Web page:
(wet felted snails)
There are some tasks that seem destined to constant interruption. Forever work in progresses. As soon as all the tools are assembled, and work on the verge to commence, a voice pipes up and my priorities are changed in a moment. A different task beckons. Sigh. I know I’m not alone.
All week, I’ve been trying to clear a
weed flower bed to plant a few new plants. All week. Finally Sunday, I woke early, before the rest of the household, and dug.
Among the plants are a pair of delphiniums that the slugs and snails had munched through while they waited in their pots to be planted. I brought them inside and they have recovered. Bunches of new leaves, although I’m not sure they will produce flowers.
(poached egg plant)
Poor plants. They are going to need extra defences in their new location. I’ve liberally sprinkled egg shells around, to deter the slugs and snails. Without wishing to tempt fate, this method usually works well in our garden.
So far, so good. I’ve not spotted any snails or the tell-tale signs of their sneaky visits. Admittedly, I did relocate a fair few snails to one of our wild areas in the garden, as I cleared the area of weeds.
Fortunately these particular snails are 100% harmless. The children recently made them by wet felting and needle-felting merino fleece. They used the technique of making long thin rods of felt (details here) and also had a go at needle-felting. They decided wet felting has the best technique when it comes to snail making.
The felted snails are back up above our inglenook, among the felted leaves and crocheted daisies. While I’m left to keep a beady eye on my delphiniums. I have a plan B, a plan C and a plan D. I hope I’m not pushed into resorting to Plan D.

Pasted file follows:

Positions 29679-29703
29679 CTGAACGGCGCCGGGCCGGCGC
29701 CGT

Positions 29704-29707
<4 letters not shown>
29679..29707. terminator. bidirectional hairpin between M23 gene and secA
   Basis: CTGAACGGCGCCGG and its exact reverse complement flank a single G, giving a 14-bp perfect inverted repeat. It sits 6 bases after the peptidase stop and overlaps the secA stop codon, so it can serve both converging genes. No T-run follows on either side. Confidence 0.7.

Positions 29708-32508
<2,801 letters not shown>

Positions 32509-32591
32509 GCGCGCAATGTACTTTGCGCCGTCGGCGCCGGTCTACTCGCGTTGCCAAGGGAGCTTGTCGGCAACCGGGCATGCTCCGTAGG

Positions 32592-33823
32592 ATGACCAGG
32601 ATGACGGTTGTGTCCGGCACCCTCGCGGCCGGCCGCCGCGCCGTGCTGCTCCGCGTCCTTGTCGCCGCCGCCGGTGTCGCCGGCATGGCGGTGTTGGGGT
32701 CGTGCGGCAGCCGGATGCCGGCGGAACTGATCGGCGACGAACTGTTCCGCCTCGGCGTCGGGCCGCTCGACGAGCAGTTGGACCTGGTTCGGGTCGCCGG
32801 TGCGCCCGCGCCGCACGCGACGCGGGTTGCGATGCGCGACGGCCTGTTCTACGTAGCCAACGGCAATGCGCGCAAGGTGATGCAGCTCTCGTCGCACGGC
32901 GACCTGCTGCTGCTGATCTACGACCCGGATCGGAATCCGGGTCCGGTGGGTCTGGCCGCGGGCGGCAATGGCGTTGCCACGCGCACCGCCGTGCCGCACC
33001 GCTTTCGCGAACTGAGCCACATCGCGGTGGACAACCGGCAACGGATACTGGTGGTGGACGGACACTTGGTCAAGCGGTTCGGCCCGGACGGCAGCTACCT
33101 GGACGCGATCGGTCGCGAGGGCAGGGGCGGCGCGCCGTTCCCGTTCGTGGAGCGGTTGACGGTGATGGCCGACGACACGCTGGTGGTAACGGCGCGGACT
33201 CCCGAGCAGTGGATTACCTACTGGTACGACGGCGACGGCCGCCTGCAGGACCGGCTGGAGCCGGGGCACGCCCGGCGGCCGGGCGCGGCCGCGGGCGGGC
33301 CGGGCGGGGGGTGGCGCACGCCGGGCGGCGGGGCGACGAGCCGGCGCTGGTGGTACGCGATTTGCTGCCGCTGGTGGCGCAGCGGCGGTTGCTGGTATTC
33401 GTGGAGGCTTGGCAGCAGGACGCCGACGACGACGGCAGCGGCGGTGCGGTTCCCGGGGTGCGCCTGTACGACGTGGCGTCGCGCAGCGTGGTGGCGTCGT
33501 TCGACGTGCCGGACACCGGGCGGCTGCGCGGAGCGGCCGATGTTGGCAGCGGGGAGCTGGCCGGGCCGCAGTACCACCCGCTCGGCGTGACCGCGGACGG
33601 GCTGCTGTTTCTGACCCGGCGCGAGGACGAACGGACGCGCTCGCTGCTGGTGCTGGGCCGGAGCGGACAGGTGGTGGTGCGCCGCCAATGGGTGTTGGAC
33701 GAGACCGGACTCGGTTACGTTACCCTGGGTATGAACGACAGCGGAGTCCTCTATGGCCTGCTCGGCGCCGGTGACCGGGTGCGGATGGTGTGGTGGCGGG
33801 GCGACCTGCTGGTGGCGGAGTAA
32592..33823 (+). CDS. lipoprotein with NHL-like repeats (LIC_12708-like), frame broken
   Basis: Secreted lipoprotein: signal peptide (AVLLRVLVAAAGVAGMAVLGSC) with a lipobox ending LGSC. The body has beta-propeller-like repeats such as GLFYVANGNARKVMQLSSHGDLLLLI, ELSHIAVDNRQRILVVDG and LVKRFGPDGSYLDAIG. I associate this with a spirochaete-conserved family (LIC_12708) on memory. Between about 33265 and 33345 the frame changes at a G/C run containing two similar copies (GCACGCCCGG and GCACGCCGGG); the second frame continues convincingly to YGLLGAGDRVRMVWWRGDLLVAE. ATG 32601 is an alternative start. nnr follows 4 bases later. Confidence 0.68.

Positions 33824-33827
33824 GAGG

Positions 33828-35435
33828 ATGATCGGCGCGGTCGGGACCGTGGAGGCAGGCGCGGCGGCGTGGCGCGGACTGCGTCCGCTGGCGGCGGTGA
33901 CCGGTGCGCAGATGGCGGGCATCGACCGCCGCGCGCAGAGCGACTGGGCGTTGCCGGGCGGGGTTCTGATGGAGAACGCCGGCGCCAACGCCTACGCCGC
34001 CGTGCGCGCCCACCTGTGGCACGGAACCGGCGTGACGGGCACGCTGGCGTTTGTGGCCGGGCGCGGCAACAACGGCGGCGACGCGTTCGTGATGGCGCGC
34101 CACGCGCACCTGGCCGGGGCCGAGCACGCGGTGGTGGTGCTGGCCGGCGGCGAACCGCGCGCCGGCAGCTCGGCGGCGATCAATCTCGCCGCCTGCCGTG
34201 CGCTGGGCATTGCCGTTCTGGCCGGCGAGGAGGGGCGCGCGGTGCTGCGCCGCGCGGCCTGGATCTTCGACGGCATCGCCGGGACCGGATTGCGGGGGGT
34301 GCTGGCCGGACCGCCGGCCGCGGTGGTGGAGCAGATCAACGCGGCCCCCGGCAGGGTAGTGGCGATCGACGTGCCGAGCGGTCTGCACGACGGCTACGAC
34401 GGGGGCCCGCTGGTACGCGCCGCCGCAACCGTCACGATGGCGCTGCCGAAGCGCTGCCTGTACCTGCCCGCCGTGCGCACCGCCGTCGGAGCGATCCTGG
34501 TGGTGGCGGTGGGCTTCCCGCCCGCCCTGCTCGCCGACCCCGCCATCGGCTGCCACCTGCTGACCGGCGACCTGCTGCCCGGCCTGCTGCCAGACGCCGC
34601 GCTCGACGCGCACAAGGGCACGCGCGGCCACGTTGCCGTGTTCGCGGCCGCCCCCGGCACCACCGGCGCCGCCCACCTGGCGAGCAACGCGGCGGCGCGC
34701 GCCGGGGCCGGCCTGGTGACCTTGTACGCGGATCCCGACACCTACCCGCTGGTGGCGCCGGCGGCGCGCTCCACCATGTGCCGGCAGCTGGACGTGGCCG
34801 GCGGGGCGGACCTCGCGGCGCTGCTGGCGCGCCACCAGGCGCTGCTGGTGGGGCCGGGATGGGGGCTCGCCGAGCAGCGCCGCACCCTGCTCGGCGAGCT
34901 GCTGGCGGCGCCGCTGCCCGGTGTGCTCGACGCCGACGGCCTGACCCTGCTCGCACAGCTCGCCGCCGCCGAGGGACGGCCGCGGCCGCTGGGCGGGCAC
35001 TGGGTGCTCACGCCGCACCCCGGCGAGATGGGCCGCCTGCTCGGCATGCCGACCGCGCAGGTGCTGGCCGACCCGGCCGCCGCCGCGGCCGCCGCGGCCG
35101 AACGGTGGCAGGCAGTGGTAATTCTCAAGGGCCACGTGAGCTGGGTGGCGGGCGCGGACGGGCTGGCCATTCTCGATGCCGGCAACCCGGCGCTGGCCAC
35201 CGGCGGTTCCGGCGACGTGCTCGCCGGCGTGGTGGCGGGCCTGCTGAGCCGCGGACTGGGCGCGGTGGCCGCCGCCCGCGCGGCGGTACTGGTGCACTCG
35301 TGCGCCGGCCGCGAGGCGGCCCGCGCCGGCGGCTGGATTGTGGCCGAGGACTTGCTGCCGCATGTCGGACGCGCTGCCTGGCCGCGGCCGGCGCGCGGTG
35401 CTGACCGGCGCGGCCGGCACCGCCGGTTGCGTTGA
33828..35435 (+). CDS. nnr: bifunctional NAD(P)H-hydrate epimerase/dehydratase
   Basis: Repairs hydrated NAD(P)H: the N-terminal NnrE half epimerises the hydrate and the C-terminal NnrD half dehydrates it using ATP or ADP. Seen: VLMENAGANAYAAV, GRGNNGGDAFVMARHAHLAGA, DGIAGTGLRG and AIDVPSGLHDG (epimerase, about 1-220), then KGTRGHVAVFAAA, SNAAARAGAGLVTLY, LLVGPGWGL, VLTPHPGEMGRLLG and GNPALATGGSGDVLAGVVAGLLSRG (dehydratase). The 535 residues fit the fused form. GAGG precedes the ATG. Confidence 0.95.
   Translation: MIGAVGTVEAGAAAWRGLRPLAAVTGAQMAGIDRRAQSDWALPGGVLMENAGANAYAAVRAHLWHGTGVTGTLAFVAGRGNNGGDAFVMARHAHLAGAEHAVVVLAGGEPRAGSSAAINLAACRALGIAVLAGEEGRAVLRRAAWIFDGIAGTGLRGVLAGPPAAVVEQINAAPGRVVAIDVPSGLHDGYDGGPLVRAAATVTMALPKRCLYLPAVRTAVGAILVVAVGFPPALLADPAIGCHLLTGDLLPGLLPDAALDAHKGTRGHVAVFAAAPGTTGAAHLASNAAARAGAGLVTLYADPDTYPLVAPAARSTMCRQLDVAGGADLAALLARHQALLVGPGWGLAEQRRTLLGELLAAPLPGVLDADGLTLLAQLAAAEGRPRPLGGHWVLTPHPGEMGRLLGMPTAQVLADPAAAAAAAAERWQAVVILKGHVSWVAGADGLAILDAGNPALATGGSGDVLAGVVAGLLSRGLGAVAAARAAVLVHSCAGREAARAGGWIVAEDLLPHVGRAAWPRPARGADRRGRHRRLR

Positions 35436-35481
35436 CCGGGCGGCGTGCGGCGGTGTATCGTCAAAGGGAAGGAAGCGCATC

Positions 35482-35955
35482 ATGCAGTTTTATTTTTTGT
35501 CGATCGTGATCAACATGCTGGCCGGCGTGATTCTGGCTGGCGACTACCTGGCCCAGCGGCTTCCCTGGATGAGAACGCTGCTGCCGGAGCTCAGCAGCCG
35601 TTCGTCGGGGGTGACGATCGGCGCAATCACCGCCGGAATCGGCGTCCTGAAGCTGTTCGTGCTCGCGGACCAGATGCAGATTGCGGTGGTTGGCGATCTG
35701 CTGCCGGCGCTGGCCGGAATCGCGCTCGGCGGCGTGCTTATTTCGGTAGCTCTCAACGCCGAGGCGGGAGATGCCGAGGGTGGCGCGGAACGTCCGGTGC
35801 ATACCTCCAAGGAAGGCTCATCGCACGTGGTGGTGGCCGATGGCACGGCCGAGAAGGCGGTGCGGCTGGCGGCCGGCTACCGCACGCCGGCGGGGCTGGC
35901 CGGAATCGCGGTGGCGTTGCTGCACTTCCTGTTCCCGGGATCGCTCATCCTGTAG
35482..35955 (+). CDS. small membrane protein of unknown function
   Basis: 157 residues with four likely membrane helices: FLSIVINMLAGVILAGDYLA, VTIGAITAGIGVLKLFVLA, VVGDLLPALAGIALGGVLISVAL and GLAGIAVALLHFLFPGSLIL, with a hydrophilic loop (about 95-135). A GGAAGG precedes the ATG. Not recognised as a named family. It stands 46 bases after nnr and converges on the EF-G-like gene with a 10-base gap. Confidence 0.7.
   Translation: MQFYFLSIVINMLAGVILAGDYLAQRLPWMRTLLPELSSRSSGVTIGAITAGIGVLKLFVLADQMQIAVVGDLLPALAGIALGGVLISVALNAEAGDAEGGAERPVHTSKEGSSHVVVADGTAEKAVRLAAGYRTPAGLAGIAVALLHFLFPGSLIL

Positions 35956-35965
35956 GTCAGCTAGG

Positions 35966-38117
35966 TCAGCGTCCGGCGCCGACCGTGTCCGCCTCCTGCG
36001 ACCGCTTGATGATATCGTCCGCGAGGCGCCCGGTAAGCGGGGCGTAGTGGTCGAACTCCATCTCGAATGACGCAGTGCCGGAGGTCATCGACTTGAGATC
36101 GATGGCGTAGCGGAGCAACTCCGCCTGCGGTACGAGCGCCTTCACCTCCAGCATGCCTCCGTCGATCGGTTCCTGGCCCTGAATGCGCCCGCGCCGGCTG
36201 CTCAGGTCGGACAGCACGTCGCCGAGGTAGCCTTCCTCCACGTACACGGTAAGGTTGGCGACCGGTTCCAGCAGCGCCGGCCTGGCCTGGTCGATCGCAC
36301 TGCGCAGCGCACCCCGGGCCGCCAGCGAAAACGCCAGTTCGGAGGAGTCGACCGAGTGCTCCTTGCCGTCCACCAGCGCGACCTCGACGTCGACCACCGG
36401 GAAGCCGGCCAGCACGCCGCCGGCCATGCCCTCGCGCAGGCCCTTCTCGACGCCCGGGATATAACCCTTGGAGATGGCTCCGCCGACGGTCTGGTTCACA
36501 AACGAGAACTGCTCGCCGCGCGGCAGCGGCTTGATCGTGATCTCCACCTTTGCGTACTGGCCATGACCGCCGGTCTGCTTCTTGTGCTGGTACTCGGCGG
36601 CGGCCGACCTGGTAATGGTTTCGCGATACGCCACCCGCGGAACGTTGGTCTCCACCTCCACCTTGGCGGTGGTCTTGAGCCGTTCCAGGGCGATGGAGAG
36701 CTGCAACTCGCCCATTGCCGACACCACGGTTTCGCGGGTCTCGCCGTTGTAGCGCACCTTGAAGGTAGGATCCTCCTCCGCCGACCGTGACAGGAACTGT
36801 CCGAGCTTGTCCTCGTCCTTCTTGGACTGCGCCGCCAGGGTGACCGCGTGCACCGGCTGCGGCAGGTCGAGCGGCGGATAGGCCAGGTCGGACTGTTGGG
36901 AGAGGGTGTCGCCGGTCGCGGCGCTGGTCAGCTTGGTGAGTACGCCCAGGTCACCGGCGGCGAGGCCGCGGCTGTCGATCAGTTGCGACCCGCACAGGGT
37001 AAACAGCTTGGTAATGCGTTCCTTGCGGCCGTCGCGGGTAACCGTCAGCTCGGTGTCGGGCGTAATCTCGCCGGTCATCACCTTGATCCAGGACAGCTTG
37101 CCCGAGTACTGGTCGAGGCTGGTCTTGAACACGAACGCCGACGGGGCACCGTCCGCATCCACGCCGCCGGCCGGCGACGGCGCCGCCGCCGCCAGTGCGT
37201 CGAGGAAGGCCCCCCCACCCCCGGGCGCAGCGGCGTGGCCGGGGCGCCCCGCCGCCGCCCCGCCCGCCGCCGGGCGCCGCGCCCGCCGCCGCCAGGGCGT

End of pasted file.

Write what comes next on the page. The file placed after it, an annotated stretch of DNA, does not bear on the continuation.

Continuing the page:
This weekend, we had a family get together. I woke up to the rain beating against the bedroom window. I knew that the children would not be running around the garden of the house we were visiting, as I had envisaged. The house would be full of lovely people, but people whose daily lives do not include small children, with their delightful antics. I needed a plan. A good one. After all, I want to be invited back again. Some day.
Armed with an old overnight suitcase, I crammed it full of crafting bits and pieces. In the end, we only did two projects. Out of the two, the magnetic dragonflies were the real winners. Really simple, but a useful, low mess crafting project that can be taken almost anywhere. This is a variation on the dragonflies that we made last year.
My children always love homemade crafting kits with all the materials and written instructions in one bag. One of those moments when the older children natually help the younger non-reading ones. This is how I put it together.
Materials we used:
wooden clothes peg
felt tips or marker pens
glitter gel pens
dragonfly wing template
- Decorate the wooden pegs using the felt tips
- Trace the wing shape onto the stiff paper and cut out
- Use the felt tips and glitter gel pens to decorate the wings
- Glue the wings on just above where the peg splits into two
- Glue the magnet on the opposite side.
- Leave to dry
Last year’s wool wings were pulled off by our garden sparrows and are probably insulating our roof, where they love to nest. Our new dragonflies are on the fridge and every time I shut the fridge door, the wings flutter, like a disturbed cluster of dragonflies.
Last year’s dragonfly before the wool was glued on.
I love crafts and activities that all three of my children want to do. Challenging when they have different capabilities at 3, 6 and 8 years old. A crafting project that appeals to both girls and boys. I feel motivated to put a few more similar kits together, ready for taking away on holiday or just for our rainy day box. I also love craft projects that decorate our home and make me smile. The smiling dragonfly (see top of this post) brightens up my day, everytime I go to the fridge. Some things you just can’t plan!